Qualcomm (NASDAQ:QCOM) shares are down by more than 16% year to date as of this writing after the company reported its fiscal third quarter earnings results and disappointing outlook for its fourth fiscal quarter, significantly underperforming the PHLX Semiconductor Sector Index ETF (NASDAQ: SOXX).
The chief culprit to Qualcomm's underwhelming business performance this year seems to be its mobile chip business. In order to improve its profitability in what company CEO Steve Mollenkopf describes as a "challenging environment," the company is implementing a "strategic realignment plan" designed to lower the company's operating expenses.
To get a better feel for what's going on, here are four key items that Qualcomm's management discussed on its most recent earnings conference call.
How deep are these cost cuts?
According to Mollenkopf, the company is bringing down its annual spending by $1.1 billion annually. Of that, $800 million will come out of the company's chip business, with the remaining $300 million coming out of areas beyond QCT and its wireless technology licensing business, QTL.
"The plan still allows for significant [research and development] in the company," Mollenkopf said. He also reminded investors that Qualcomm will still be spending more than $4 billion per year in product research and development, which still puts it well ahead of its nearest mobile chip competitor, MediaTek, which spent just under $1.4 billion in research and development during 2014.
Additionally, Mollenkopf also said that the company will be cutting out an additional $300 million in share based compensation in addition to the $1.1 billion mentioned earlier.
What is the nature of these cuts?
It's clear how much Qualcomm is aiming to save, but how will the company go about it? According to Mollenkopf, the full-time employee count in the company's chip business will be reduced by 15%. He also said that Qualcomm plans to "make significant reductions in [its] temporary workforce."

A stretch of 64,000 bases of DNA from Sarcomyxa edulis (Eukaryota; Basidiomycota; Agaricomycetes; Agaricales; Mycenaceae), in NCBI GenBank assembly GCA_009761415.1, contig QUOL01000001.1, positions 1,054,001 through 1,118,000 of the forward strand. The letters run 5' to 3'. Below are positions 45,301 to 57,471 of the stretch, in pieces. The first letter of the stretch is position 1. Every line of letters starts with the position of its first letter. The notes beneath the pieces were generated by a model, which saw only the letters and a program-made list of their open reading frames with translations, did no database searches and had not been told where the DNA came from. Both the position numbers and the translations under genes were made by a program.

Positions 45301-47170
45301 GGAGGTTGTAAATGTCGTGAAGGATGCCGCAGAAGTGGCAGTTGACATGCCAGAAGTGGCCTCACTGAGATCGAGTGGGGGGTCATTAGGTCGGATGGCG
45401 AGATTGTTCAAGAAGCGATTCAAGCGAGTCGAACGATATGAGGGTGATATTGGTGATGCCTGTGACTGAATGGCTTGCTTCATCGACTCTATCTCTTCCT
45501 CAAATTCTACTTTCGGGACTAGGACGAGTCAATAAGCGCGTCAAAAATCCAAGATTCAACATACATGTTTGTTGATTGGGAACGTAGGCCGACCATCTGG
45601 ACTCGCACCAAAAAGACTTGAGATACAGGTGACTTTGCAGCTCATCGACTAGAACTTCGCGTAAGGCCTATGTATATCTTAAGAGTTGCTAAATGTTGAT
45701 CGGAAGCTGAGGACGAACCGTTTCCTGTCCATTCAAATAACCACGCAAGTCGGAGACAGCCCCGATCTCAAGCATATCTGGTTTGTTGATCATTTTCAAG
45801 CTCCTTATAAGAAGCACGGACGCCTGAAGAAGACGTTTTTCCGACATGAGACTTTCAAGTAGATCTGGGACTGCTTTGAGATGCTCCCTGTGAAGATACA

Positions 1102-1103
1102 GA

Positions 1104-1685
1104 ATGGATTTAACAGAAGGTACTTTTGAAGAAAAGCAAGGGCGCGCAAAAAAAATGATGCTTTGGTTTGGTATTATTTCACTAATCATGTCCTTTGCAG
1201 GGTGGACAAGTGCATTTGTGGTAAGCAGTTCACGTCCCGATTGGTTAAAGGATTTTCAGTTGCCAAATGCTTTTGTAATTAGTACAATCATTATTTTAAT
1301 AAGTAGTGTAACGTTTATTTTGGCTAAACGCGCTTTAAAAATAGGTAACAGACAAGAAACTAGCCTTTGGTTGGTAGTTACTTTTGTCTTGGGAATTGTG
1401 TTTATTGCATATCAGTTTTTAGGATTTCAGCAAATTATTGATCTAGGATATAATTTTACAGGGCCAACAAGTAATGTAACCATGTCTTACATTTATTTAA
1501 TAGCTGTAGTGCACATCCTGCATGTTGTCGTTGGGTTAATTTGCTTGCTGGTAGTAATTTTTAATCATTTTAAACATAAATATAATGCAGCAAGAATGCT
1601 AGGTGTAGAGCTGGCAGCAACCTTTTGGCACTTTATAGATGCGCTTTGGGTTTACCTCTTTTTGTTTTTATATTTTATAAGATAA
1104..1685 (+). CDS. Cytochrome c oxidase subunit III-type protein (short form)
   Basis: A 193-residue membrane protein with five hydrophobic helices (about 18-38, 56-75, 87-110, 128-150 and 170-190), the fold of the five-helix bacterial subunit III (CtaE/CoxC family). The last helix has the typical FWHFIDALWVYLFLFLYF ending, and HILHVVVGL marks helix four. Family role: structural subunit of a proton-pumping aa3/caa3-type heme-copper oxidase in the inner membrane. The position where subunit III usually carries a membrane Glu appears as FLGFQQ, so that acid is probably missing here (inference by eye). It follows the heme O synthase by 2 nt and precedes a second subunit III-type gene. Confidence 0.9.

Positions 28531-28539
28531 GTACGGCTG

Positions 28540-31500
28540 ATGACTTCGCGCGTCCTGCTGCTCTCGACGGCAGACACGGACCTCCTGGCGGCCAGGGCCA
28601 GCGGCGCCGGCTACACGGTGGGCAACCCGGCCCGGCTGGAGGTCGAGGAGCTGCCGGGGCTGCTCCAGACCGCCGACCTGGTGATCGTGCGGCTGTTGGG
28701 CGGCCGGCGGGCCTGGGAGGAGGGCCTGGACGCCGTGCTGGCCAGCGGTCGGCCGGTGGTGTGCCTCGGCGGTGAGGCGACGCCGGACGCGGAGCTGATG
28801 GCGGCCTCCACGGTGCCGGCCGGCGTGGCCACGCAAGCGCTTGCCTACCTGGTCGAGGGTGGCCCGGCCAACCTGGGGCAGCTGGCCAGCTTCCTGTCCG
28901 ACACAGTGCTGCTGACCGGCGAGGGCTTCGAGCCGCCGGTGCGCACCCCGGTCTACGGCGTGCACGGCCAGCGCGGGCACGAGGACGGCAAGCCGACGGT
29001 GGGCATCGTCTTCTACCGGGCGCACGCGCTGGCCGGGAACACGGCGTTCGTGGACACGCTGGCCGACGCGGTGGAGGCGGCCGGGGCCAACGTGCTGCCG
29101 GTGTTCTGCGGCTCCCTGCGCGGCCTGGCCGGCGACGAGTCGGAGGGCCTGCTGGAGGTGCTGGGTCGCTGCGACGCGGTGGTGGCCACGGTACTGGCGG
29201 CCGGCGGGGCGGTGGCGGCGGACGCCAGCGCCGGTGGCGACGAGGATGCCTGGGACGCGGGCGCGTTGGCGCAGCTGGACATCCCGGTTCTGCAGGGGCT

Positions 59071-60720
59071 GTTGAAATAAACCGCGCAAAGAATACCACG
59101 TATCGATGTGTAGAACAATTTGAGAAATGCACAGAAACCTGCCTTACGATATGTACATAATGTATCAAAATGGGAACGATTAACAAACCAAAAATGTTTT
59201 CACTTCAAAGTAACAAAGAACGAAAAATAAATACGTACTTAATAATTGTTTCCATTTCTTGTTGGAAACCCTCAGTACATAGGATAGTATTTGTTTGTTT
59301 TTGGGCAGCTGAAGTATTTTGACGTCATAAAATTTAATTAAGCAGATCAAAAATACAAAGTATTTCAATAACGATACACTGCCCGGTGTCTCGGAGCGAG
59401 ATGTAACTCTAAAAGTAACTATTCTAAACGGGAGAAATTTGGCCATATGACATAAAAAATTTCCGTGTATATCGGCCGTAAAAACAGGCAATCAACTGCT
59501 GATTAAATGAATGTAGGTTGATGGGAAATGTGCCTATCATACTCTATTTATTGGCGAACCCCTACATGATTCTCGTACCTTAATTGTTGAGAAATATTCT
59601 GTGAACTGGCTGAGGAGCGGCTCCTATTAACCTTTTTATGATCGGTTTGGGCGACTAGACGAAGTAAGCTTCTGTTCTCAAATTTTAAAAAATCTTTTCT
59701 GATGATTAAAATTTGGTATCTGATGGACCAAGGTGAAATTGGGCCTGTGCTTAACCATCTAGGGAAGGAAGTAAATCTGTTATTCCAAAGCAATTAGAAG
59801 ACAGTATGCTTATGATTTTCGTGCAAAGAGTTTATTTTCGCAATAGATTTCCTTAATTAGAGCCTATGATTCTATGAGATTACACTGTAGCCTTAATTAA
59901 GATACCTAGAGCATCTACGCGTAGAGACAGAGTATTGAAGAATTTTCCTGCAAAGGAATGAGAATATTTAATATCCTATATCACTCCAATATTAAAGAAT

On top of that, the company plans to reduce the number of office locations that it has, and it expects to move some of its resources to regions where operating costs are lower.
Management stressed, however, that it plans to do these cost reductions while keeping its technology position, customer commitments, and its "valuable [intellectual property] roadmap" intact.
In short, Qualcomm seems to be aiming to "cut the fat" in its organization.
What will these cost cuts mean for Qualcomm?
As Qualcomm implements this "strategic realignment" plan, Mollenkopf says the company expects to bring its chip business operating margins up to 16% (or better) by the fourth quarter of its next fiscal year. Given that Qualcomm expects operating margins in this business to come in between 2%-4% in the fourth quarter of fiscal year 2015, this is a pretty substantial improvement.
Additionally, management indicated that this operating margin target assumes no "meaningful improvement in the current industry environment." This means that if Qualcomm is able to win-back a high-volume, high-end spot at Samsung (NASDAQOTH: SSNLF), for example, its operating margins could be better as it brings in significantly more high-margin revenue.
What about splitting the company in two?
In Qualcomm's "strategic realignment" presentation, the company said that it intends to "review alternatives to the Company's corporate and financial structure." This, according to the presentation, includes "possible business separation alternatives."
The "business separation alternative" that Qualcomm is likely exploring is the separation of its chip business from its wireless technology licensing business.
Unfortunately, while investors now know that Qualcomm is looking at this possibility with, in the words of Qualcomm Chairman Paul Jacobs, "no preconceived notions," management says that it "does not expect to publicly comment on this review prior to its completion, which is expected to occur by the end of the calendar year."
Qualcomm is certainly facing a challenging environment for its chip business, but the company seems to be doing the right thing for its shareholders by trying to realign its cost structure with reality. Of course, while cost cutting will help boost the bottom line in the near-to-medium term, over the long-term Qualcomm will still need to deliver revenue growth at good margins to drive long-term profit growth.
Ashraf Eassa owns shares of Qualcomm. The Motley Fool recommends Qualcomm. The Motley Fool owns shares of Qualcomm. Try any of our Foolish newsletter services free for 30 days. We Fools may not all hold the same opinions, but we all believe that considering a diverse range of insights makes us better investors. The Motley Fool has a disclosure policy.